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Chapter 2

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University of Toronto Scarborough
Kenneth Derry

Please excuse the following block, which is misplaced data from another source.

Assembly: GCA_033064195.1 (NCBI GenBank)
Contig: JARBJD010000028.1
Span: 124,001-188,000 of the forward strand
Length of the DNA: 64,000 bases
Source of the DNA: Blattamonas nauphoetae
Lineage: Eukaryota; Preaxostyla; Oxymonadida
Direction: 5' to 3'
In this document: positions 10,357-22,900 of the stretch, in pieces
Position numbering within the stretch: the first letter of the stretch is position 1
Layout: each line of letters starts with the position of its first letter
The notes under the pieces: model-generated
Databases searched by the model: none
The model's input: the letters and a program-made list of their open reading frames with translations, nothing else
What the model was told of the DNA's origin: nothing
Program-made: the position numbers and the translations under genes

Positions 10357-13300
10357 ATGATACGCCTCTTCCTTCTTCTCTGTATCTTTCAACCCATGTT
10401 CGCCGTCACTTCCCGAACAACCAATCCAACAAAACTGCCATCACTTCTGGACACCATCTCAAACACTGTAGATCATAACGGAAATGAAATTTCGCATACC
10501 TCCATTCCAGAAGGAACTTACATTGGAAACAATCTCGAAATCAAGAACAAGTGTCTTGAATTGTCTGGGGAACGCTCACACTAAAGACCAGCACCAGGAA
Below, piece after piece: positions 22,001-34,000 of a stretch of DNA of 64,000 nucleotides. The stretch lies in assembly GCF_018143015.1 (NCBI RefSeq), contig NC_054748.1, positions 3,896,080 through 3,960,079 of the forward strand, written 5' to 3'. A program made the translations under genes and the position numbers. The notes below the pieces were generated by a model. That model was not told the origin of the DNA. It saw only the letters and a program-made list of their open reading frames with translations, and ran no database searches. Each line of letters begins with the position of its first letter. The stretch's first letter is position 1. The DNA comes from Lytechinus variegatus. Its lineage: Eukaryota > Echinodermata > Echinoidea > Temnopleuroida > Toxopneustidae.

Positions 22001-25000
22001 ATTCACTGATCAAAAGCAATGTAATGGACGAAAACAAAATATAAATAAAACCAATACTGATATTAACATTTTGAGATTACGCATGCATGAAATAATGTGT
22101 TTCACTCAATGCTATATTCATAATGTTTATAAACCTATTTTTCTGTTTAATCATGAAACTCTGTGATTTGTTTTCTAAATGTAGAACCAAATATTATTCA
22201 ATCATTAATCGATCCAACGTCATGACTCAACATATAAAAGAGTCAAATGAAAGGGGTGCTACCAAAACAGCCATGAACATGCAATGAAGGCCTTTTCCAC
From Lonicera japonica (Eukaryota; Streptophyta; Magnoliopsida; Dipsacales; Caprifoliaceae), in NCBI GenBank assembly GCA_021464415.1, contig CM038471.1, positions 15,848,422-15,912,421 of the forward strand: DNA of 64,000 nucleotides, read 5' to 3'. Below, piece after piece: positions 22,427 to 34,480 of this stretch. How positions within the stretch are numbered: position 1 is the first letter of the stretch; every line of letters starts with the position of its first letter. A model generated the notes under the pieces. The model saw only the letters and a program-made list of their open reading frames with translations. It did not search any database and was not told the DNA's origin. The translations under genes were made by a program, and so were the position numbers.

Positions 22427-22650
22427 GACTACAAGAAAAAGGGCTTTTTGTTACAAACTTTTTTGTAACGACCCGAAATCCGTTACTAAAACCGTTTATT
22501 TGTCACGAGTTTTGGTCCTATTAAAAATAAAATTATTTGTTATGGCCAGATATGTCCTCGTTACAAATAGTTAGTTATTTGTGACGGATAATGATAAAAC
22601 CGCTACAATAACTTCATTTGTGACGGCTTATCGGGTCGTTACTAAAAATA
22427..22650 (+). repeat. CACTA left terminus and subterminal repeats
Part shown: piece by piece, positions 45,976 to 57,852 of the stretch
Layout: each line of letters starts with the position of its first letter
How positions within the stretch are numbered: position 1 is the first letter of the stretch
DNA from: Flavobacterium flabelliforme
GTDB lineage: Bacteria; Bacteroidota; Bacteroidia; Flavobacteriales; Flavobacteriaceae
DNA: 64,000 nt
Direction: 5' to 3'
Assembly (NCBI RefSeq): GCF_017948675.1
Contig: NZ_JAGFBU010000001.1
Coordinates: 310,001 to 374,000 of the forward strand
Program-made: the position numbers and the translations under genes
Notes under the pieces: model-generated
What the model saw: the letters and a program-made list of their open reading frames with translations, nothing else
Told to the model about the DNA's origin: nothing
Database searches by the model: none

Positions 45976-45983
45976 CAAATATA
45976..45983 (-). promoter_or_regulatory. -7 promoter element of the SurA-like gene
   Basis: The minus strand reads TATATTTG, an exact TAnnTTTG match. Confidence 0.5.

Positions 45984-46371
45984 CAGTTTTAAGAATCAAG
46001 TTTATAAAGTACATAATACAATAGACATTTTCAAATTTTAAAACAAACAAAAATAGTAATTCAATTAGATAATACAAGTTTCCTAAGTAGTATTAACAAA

Chapter 2: Hinduism What People Want Pleasure (Path of Desire) o According to India, there is nothing wrong with pleasure, as it is one of the four legitimate ends of life. o Small immediate goals must be sacrificed for long-range gains and impulses that would injure others must be curbed to avoid antagonisms and remorse. o Hedonism: the pursuit of pleasure. o If pleasure is what you want, do not suppress the desire; seek it intelligently. o Everyone eventually comes to the discovery that pleasure is not all that one wants because it is too trivial to satisfy ones total nature (bottomless ocean of pleasure, one pleasure drags another after it). o Pleasure is essentially private and the self is too small for perpetual enthusiasm. Worldly Success with Wealth, Fame and Power (Path of Desire) o Successs satisfaction lasts longer because it is a social achievement as it involves the lives of others. o Limitations of Worldly Success: Wealth, fame and power are exclusive, as they do not multiply when shared, they cannot be distributed without diminishing ones own portion. The drive for success is impossible to satisfy, which leads to greed, as people can never get enough of what they do not really want. Worldly success is identical with hedonism, as it centers meaning in the self, which proves to be too small for perpetual enthusiasm: everyone wants more from life than wealth, fame and power. Successs achievements are temporary, as it goes away when we pass and it can be taken away. Community or Duty (Path of Renunciation) o Renunciation: life holds more than one is now experiencing; an attempt to make the best of personal defeat. Hinduism draws distinction between chronological and psychological age; two may have the same chronological age but one person may have a psychological age of a nine year old (wanting pleasure) while the other one is an adult. True religion begins with the quest for meaning and value beyond self-centeredness; it renounces the egos claims to finality. o Community is an obvious candidate for something greater than ourselves; the person has transferred allegiance to it, giving its claims priority over their own. This produces the religion of duty after pleasure and success. This transforms the will-to-get into the will-to-give and the will-to- win into the will-to-serve. Duty, like pleasure and success, also yields notable rewards, only to leave the human spirit unfilled (one earns self-respect and respect from others). What People Really Want Being: everyone wants to be rather than not be because nobody wants to die. Know: we are insatiably curious. Joy: a feeling tone that is the opposite of frustration, futility and boredom. People really want infinite being, infinite knowledge and infinite bliss. Liberation or Moksha (Path of Renunciation): what people really want is the release from the finitude that restricts us from the limitless being, consciousness and bliss our hearts desire. The circuit of what people want and think they want: pleasure, success, responsible discharge of duty and liberation. Atman: the hidden self. Brahman: the Godhead. A human self is not completely accounted for (unlimited or infinite) until all three are noted: body, personality and Atman-Brahman. We dont feel infinite because the Eternal is buried under the impenetrable mass of distractions, false assumptions and self-regarding instincts that comprise our surface selves. The Beyond Within Three Strictures or Restrictions on our Joy: o Physical Pain: least troublesome of the three. As pains intensity is partly due to the fear that accompanies it, the conquest of fear can reduce pain concomitantly. Pain can be accepted when it has a purpose. In cases of useless pain, it may be possible to anesthetize it through drugs. o Psychological Pain: arises from the thwarting of specific desires. Each thwarts an expectation of the individual ego; if the ego were to have no expectations, there would be nothing to disappoint. Detachment from the finite self or attachment to the whole of things can reduce psychological pain. o Ignorance or Boredom with Life: Hindus claim this to be also removable. People who could identify with being as a whole would be unlimited. Hinduism posits an extensive self that lives successive lives in the way a single life lives successive moments. We are fixated on our present life span; if we could mature completely, we would see that lifespan in a larger setting is actually unending. Hinduism sees the minds hidden continents as stretching to infinity. What the realization of our total being is like must be experienced; people who have made the discovery are wiser, have more strength and joy and seem freer. Four Paths to the Goal Yoke: to unite and to place under disciplined training. Yoga: a method of training designed to lead to integration or union of the human spirit with the God who lies concealed in its deepest recesses. Four Basic Spiritual Personality Types: o Reflectiveo Emotional o Active o Experimentally Inclined For each of these personality types, Hinduism prescribes a distinct yoga that is designed to capitalized on the types distinctive strength. All four paths begin with moral preliminaries. o People must be first cleansed of their gross impurities. o The first step of every yoga involves the cultivation of habits as non- injury, truthfulness, non-stealing, self-control; cleanliness, contentment, self-discipline and a compelling desire to reach the goal. The Way to God Through Knowledge Jnana Yoga: intended for spiritual aspirants who have a strong reflective bend; the path to oneness with the Godhead through knowledge (not factual information but an intuitive discernment that transforms) the guiding image was of an infinite sea of being underlying the waves of our finite selves. Discrimination: the power to distinguish between the surface self that crowds the foreground of attention and the larger self that is out of sight. Cultivating this power proceeds through three stages: o Learning: listening to sages, scriptures and treatises on the Summa Theologica, the aspirant is introduced to the prospect that her essential being is Being itself. o Thinking: intensive reflection; the yogi must turn her awareness inward, she must pierce the innumerable layers of her personality until she reaches the anonymous, joyful unconcerned actress who stands beneath. o Shifting Self-Identification to Abi